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Distonia, Childhood, Treatment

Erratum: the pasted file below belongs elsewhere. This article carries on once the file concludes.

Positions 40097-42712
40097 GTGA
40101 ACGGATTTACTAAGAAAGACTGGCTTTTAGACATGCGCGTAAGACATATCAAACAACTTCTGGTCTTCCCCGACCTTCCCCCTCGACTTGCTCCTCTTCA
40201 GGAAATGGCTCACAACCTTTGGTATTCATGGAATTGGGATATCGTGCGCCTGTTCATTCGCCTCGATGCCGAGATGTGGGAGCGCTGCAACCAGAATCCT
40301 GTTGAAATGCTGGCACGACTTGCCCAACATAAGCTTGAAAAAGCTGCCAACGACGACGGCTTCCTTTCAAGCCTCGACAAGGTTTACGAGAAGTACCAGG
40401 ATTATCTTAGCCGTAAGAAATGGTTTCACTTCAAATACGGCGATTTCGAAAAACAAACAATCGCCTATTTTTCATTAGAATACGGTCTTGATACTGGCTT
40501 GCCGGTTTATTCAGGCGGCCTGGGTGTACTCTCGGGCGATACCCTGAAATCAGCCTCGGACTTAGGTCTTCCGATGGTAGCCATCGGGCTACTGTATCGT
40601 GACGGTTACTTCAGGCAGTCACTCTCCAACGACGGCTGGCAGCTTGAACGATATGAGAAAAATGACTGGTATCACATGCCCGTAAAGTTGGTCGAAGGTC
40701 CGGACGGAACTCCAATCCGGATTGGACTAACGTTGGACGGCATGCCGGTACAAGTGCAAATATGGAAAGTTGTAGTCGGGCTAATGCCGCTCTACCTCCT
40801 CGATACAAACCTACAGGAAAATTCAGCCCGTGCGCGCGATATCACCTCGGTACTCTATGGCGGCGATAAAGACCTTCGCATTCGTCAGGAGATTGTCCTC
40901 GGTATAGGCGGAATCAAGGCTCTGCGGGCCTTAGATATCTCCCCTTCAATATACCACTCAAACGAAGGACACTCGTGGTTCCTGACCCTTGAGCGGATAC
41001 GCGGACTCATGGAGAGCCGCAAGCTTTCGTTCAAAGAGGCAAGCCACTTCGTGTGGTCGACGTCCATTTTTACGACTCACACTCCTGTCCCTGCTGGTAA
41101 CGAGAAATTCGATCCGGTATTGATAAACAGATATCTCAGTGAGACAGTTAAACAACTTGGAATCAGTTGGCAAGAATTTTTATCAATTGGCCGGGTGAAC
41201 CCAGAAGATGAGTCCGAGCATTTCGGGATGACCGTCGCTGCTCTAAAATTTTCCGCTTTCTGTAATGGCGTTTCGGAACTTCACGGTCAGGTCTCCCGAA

Background: Status dystonicus (SD) is a movement disorder emergency associated with significant morbidity and life-threatening events that requires immediate and effective treatment. Nevertheless, SD is currently an under-recognized and undertreated condition, partly due to the lack of a standard definition and because it can be the acute complicated course of both primary and secondary dystonias. In subjects with SD, due to the delay of identification and lacking prevention of trigger and precipitant factors, intensive care management is consistently required. Objectives: We performed a critical review of this topic, outlining clinical features and linked genetic disorders to recognize subject at higher risk of SD, describing precipitant and trigger factors and proposing potential pharmacological treatment strategies in order to prevent hospitalization. Results: Genetic predisposition included: primary dystonias particularly in the case of TOR1A mutation; epileptic encephalopathy such as ARX and GNAO1 genetic variants and neurodegenerative disorders as PANK2. Early recognition of SD should be oriented by the following sign and symptoms: fever, tachycardia, respiratory change, hypertension, sweating and autonomic instability, elevated serum CK. Pain, fever and dehydration are main trigger factors that have to be prevented or quickly controlled. Achieving sleep could be the first therapeutic option in those with high risk of developing SD. Recently, enteral or transdermal clonidine as safety and efficacy therapeutic alternative was proposed. Conclusion: Recognizing high risk children for Status dystonicus from the onset of subtle signs and avoiding trigger factors could drive towards better management avoiding intensive treatments.